How Long After an Alleged Offense Can The State File Criminal Charges?

Times up

What is a Statute of Limitations?

A Statute of Limitations is a law that limits how long the State has to file a criminal charge. The time period that the Statute runs is usually measured from the day of the commission of the alleged offense to the day criminal charges were filed. In the event that the State fails to charge the crime within the time given by the Statute of Limitations, the State will be forced to dismiss the case.

In Idaho there is a statute for felonies, and a statute for misdemeanors. Idaho Code 19-401-19-402 governs the time limits that a felony may be filed within, and Idaho Code 19-403 governs misdemeanors.

What is the Statute of Limitations for a Misdemeanor charge?

In general a misdemeanor criminal charge must be filed by the State within one (1) year of the commission of the offense. There are exceptions to this rule, the most notable exceptions being a charge of failure to report child abuse (4 year statute of limitations) and misuse of public funds (5 year statute of limitations). There is also a statute of limitations that governs only fish and game violations, but there is some indication that the fish and game statute of limitation is ambiguous given that Idaho’s general statute of limitations governs all misdemeanors.

What is the Statute of Limitations for a Felony charge?

Some felonies have no statute of limitations, meaning the State of Idaho can bring the charge at any time, no matter how long after the fact. These charges include murder, voluntary manslaughter, rape as defined by 18-1601(3)-(9) and 18-6108(3)-(7), sexual abuse of a child, lewd conduct with a child, or acts of terrorism.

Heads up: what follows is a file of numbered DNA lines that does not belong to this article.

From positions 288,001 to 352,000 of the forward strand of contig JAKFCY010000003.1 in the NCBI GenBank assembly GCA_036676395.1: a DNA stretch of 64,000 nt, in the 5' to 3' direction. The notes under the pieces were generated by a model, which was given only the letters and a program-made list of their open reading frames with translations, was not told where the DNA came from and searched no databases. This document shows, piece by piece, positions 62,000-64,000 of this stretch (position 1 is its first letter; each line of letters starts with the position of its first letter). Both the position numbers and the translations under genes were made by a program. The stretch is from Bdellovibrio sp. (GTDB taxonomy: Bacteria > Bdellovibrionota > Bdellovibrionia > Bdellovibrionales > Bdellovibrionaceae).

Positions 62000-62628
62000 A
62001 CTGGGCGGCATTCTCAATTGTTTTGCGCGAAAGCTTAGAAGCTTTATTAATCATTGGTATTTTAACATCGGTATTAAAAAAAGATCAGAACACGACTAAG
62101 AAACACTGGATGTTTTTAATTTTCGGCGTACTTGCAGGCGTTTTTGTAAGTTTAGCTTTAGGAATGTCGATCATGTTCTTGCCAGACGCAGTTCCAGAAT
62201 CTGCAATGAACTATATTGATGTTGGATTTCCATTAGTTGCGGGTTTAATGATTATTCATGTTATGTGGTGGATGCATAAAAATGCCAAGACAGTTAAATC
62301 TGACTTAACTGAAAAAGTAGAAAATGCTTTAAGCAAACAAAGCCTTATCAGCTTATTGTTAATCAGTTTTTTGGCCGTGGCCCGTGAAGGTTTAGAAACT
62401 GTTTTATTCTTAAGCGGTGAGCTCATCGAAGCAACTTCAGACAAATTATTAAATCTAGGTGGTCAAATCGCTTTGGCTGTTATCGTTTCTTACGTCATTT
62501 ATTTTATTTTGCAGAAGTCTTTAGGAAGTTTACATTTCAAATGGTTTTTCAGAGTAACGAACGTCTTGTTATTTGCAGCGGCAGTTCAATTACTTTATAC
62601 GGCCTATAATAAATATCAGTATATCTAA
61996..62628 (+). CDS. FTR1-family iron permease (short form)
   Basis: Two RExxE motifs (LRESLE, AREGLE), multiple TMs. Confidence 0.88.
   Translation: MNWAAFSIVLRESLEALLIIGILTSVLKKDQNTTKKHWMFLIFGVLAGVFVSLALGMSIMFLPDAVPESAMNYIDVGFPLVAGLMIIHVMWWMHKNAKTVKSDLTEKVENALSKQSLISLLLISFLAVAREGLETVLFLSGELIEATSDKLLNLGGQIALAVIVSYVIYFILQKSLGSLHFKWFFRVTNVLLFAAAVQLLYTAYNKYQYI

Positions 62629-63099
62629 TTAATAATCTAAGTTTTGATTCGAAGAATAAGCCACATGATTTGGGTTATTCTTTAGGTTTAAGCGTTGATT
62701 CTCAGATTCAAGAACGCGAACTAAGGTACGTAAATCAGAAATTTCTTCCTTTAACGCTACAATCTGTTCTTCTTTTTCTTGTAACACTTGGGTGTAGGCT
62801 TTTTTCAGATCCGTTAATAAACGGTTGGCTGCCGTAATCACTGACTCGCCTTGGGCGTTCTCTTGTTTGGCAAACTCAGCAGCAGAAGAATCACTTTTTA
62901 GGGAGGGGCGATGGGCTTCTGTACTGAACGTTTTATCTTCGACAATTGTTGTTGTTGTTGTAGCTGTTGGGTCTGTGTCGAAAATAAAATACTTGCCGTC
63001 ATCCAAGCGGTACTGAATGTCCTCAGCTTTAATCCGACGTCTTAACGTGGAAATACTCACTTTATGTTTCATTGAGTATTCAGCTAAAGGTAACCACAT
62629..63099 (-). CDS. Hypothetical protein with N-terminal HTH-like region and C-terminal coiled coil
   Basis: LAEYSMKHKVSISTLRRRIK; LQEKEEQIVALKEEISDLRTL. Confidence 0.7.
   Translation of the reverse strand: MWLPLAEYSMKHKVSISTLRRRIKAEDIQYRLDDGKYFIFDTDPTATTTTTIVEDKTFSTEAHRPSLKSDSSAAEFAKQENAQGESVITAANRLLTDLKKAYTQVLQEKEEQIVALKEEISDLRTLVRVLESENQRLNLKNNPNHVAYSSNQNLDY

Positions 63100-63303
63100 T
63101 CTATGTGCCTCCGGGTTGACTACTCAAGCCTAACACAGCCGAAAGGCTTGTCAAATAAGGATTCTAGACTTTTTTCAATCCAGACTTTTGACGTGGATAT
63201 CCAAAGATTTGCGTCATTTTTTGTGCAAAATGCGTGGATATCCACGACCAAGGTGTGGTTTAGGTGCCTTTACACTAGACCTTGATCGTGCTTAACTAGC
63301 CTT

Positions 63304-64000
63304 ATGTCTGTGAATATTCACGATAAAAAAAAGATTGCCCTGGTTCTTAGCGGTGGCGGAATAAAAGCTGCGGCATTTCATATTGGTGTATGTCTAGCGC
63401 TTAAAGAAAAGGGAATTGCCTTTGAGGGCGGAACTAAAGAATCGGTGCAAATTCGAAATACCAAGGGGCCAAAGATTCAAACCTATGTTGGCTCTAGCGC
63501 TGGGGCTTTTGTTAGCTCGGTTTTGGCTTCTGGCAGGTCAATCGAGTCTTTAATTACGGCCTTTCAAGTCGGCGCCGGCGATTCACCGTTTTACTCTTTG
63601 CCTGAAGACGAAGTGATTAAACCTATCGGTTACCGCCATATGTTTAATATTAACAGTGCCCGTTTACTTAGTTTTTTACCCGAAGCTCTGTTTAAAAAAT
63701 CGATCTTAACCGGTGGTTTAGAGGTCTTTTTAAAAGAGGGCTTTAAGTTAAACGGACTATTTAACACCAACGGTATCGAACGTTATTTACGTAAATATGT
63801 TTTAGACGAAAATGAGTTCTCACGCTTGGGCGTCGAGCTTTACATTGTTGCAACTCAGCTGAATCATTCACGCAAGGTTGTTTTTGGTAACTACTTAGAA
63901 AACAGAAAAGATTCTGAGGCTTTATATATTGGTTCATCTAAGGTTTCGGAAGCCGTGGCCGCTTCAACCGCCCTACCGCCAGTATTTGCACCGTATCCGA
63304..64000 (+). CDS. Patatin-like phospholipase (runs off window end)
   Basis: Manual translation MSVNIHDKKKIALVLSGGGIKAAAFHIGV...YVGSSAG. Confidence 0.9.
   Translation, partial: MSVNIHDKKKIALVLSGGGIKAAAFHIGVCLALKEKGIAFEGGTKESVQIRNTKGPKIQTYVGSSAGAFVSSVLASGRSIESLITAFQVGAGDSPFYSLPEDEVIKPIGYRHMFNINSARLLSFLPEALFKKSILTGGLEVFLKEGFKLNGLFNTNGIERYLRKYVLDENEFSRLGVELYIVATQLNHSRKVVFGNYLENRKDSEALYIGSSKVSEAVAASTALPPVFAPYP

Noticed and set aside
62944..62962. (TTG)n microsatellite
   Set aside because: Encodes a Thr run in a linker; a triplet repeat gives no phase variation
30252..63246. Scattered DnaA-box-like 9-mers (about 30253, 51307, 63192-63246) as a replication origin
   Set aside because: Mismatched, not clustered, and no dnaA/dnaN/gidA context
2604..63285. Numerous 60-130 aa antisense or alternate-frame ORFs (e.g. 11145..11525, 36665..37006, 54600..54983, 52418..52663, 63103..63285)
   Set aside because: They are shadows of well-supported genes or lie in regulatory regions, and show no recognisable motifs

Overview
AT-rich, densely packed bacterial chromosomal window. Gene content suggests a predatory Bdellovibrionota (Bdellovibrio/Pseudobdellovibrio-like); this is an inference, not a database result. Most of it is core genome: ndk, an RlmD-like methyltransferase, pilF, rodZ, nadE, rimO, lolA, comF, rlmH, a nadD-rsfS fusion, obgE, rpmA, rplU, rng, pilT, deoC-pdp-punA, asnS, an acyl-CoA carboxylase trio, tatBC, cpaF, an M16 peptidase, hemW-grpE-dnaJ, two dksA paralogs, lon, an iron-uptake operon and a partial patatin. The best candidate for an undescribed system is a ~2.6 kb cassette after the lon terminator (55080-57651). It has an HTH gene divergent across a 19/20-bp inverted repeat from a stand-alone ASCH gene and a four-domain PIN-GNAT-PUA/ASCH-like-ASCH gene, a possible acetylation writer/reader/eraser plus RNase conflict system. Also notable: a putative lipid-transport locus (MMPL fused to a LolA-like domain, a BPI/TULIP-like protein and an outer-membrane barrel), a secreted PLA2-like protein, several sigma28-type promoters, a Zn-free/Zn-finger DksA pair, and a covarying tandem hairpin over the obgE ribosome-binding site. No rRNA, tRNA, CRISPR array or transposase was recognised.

All other felonies must be brought within 5 years of the commission of the offense.

Are there exceptions to Idaho’s Statute of Limitations?

There are exceptions to the rule that untimely charges must be dismissed. There are ways that the Statute can be ‘tolled’. What this means is there are things that can occur that will cause the time limit to stop running. For example, Idaho Code 19-404 ‘tolls’ the statute while a defendant is ‘absent from the state’.  So if the Defendant left the State a year after the alleged offense, and then came back 8 years later, the State of Idaho could still charge the defendant with ‘felony grand theft‘ since the Statute had been ‘tolled’ for 8 years, and so had only run for 1 year. The State still has 4 years left to file the charges.

What should I do if I think I have been charged after the time period has run out?

If you think you have a case where you have been charged after the Statute of Limitations has run, you should hire a criminal defense attorney to file a motion to dismiss your case. There are many different laws governing this complex statute, and you will need to consult an attorney about your particular case.

Loading Facebook Comments ...
2 Comments
  1. I have been charged with a felony, Judge set my bond 12,886.00 dollars.I turned my self in and Ive never been in trouble in my life and im 47 years old. I have a lawyer but I want to no how long they can go before they have to drop this or set me a trial date. Its been a year. Thank u

  2. Pingback: My criminal case in Idaho was dismissed, but can the State still charge me? | ATKINSON LAW OFFICE

Leave a Reply

Your email address will not be published. Required fields are marked *

You may use these HTML tags and attributes: <a href="" title=""> <abbr title=""> <acronym title=""> <b> <blockquote cite=""> <cite> <code> <del datetime=""> <em> <i> <q cite=""> <strike> <strong>